Virginia Creeper, Woodbine - Parthenocissus quinquefolia

Native Shrubs ... in wildlife landscaping

West Virginia Native Plant Society
West Virginia Nongame Wildlife Program

  Form: High climbing or tailing woody vine, sometimes climbing to crowns of tall trees, 30 to 55 feet or more.
  Bark : Older vines produce tendrils along stem to grip supports. Can be mistaken for poison ivy.
  Leaves: Deciduous, alternate, compound, 5-leaflets, leaflets 2 to 6 inches long, oval to elliptical or lanceolate, coarsely toothed above middle. Purple to crimson in autumn.
  Flowers: June-July. Terminal clusters or from upper leaf axils, 25 to 200 flowers per cluster, greenish-individual flowers 1/8 inch across. Not showy.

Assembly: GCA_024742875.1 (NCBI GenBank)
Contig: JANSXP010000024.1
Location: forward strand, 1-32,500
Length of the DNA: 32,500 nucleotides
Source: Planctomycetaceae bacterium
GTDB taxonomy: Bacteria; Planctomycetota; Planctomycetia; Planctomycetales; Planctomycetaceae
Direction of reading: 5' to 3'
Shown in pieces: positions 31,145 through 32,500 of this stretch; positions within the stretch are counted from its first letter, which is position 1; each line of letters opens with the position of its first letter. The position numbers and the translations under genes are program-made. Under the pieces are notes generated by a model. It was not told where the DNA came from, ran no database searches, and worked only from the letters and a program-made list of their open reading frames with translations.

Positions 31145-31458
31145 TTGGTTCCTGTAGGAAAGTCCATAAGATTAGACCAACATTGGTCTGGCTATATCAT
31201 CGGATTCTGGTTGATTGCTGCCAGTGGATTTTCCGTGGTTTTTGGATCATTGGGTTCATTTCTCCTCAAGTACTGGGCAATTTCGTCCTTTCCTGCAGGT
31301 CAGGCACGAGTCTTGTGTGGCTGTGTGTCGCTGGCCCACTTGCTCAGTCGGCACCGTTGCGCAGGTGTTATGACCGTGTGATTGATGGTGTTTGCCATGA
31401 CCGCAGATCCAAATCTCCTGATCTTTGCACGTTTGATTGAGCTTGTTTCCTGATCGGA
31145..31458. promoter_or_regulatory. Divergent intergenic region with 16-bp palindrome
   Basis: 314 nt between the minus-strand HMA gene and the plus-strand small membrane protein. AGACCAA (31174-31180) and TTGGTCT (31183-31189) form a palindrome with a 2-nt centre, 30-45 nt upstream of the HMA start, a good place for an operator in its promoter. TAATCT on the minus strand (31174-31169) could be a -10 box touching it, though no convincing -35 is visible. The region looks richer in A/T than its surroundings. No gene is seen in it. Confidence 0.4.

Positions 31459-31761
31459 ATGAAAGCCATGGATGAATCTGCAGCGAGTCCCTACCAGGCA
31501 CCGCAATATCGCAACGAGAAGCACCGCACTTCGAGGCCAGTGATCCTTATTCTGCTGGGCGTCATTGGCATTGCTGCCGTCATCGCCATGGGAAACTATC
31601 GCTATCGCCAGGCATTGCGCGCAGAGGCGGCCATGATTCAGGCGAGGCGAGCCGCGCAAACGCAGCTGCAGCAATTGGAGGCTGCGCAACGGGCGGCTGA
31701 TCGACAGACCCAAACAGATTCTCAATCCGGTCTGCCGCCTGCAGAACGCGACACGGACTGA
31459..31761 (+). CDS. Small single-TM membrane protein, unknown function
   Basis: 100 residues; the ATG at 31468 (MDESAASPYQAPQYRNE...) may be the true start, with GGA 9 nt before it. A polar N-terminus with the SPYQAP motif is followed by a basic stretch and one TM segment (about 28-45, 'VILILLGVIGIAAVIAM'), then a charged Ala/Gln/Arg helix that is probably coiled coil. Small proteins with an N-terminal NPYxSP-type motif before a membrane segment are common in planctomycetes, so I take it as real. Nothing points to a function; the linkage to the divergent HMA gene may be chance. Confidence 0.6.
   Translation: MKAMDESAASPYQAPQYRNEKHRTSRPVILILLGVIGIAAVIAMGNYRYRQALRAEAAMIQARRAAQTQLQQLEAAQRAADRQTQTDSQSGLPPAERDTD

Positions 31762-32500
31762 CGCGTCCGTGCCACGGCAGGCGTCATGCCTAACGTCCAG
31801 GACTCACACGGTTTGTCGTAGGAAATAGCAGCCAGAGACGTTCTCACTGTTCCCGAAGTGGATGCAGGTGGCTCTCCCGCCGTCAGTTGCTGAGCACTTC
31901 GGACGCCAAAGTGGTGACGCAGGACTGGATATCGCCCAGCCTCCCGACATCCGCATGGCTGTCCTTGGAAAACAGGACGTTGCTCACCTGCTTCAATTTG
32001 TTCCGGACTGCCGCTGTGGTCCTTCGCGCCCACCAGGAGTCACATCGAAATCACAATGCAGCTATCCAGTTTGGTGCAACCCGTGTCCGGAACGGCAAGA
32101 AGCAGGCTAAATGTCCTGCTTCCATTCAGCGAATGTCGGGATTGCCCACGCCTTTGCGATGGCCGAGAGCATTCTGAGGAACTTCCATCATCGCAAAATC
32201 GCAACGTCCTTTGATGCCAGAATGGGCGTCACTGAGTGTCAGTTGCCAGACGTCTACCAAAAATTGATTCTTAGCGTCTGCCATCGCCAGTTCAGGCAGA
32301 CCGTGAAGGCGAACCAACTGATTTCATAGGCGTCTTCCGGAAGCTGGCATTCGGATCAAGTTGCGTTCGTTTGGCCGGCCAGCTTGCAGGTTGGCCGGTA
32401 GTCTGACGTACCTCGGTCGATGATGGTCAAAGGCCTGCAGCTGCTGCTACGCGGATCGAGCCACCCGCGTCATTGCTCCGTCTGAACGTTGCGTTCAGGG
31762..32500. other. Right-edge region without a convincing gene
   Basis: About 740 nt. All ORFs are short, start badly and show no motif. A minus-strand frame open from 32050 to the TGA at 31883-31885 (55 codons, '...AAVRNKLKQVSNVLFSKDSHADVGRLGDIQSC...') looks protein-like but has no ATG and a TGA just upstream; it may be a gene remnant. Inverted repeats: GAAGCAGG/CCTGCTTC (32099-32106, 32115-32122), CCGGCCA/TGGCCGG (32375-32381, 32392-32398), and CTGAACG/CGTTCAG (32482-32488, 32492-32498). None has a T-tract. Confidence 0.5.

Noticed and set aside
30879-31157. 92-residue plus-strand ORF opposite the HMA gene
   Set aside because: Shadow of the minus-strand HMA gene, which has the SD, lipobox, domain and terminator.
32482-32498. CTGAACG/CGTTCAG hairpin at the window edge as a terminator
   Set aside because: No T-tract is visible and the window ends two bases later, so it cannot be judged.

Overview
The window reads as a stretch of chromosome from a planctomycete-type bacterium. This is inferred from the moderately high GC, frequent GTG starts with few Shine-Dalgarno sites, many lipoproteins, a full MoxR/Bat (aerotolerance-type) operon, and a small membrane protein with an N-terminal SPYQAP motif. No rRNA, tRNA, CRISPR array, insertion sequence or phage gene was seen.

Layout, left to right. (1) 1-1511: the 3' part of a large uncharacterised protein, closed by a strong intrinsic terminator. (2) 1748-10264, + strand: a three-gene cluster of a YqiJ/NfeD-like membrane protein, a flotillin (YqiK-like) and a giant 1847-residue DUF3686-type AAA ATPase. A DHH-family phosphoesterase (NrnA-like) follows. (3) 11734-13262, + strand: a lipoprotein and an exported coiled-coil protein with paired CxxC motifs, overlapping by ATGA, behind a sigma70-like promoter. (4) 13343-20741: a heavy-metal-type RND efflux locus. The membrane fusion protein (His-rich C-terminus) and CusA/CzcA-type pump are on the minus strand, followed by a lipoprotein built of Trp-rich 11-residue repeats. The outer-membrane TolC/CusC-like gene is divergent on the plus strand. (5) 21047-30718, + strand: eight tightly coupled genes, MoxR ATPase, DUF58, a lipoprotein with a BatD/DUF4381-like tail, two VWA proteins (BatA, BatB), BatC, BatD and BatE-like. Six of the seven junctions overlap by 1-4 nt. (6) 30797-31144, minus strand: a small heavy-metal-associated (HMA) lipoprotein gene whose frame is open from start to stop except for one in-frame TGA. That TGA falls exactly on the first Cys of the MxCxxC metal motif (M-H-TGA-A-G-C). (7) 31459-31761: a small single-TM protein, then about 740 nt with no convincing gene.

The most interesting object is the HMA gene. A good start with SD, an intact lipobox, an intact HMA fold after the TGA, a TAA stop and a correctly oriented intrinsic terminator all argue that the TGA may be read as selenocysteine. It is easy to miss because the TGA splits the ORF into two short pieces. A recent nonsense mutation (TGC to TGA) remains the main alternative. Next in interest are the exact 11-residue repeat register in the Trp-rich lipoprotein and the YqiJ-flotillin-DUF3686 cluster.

Fruit: Blue or black globose berry. Ripens in October, stays on vine into winter. Fruit stalks are red.
West Virginia Range:
Common in all counties.
Natural Habitat:
Moist woods, thickets, fencerows, walls, hillsides and rocky banks.
Wildlife Use:
Fruits, are very important as fall and winter food for songbirds, numerous other birds, including all game species. Also eaten by mice, chipmunks and skunks. Foliage and twigs browsed by white-tailed deer.
Horticulture:
Uses: Trellis, wall cover, screens for porches, cover for fences and rock piles. Brilliant fall color.
Light: Partial to full sun..
Soil Moisture: Moist to dry.
Soil pH: Acid to neutral..
Problems: None. Very hardy plant.

Compiled by: Katharine B. Gregg, professor of biology, West Virginia Wesleyan College, Buckhannon, West Virginia

Written by West Virginia Native Plant Society members and jointly published with the WV Nongame Program

Illustration from Flora of West Virginia, Strausbaugh and Core